The 2023 FIDE World Chess Championship is poised to be the most exciting yet. GM Magnus Carlsen was able to win his sixth title, joining the ranks of other legendary players with the most world titles – Emanuel Lasker, GM Anatoly Karpov and GM Garry Kasparov.
In addition, the world got to see the epic battle between the world’s top chess player and the world’s top chess streamer, GM Hikaru Nakamura. Another way chess fans could witness would be the thrilling clash of generations between Carlsen and prodigy GM Alireza Firouzja.
While we don’t know all the details of the next World Cup game, we do know one thing – there’s a lot to look forward to. Here’s what we know so far about WCC 2023:
The 2023 World Chess Championship match will be between current world champion Magnus Carlsen and the winner of the 2022 Candidates Tournament – at least on paper.
After his fifth successful title defense, Carlsen said he would only have one more World Championship match to play if his opponent was young prodigy GM Alireza Firouzja. While many believe Carlsen’s statement was nothing more than an empty comment from a weary champion, months later a rested Carlsen reiterated his unwillingness to play in another World Cup game.
Assuming Carlsen plays, one in eight candidates will challenge him for the title in 2023. Seven players have already secured their place in the 2022 candidates. GM Ian Nepomniachtchi has qualified to take part in the 2021 World Chess Championship. FIDE invited GM Teimour Radjabov after the Azerbaijani qualified for the previous candidates but refused to play due to COVID.
GM Jan-Krzysztof Duda has earned his spot after winning the 2021 FIDE World Cup. GMs Firouzja and Fabiano Caruana qualified after placing first and second at the FIDE Grand Swiss 2021. GMs Nakamura and Richard Rapport qualified as champions and runners-up of the FIDE Grand Prix 2021.
Last place belonged to GM Sergey Karjakin for his performance during the 2021 World Championship. However, FIDE’s Ethics and Disciplinary Committee banned Karjakin for six months after the player publicly supported the invasion of his native country, Ukraine. Although the grandmaster claimed he saw no point in reversing the decision, the Russian news agency Tass reported on April 6 that Russia’s chess chief had appealed Karjakin’s suspension.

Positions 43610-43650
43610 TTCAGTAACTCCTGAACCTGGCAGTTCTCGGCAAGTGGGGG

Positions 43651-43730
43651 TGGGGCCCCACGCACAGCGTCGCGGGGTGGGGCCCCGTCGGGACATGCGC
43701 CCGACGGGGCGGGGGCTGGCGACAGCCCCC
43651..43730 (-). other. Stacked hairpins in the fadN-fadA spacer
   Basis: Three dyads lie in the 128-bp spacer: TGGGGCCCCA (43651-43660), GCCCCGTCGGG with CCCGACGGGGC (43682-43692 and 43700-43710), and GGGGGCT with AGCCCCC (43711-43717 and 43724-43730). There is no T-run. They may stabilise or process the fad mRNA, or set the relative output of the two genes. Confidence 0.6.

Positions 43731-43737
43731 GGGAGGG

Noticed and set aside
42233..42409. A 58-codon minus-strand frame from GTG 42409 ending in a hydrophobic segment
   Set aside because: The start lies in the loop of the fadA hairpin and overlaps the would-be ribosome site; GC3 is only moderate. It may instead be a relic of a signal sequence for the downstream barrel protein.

If Karjakin’s suspension is confirmed, the remaining spot will go to the top-rated player, currently GM Ding Liren, from May 2022. Ding, who had not played the at least 30 classical games to qualify between June 2021 and May 2022 before FIDE announced Karjakin’s suspension, quickly began competing in Chinese tournaments. The super grandmaster finally played his 30th rated game on April 22 and is now eligible to play in the Candidates Tournament.
In qualifying for the Asian Games in Hangzhou, Ding Liren just finished his 26th ranked game in four weeks. He is now officially eligible for the #FIDECandidates!https://t.co/giGyZCv49U pic.twitter.com/DUiMLdlnzk
— Chesscom Live (@ChesscomLive) April 22, 2022
What happens if Carlsen doesn’t play
If Carlsen keeps his promise not to play at the next World Cup, he will lose his world title. FIDE has not published updated regulations for the next World Championship game, so it is impossible to know who would take the throne.
The only time in history where a similar scenario happened was in 1975 when GM Bobby Fischer refused to play in a world title match. FIDE stripped Fischer of his title and gave it to his potential challenger, GM Anatoly Karpov.
However, as GM Jon Ludvig Hammer pointed out, FIDE regulations for the 2021 WCC were different from 1975. If FIDE keeps the regulations unchanged for this year, the new World Champion will not be the winner of the 2022 Candidates Tournament. but the winner of a match between the candidate champion and the runner-up of the tournament.
If Magnus decides not to contest the 2023 match, the winner of the Candidates Tournament will not be declared World Champion. (If FIDE follows the same rules as this year.) pic.twitter.com/Cr5uneeWsf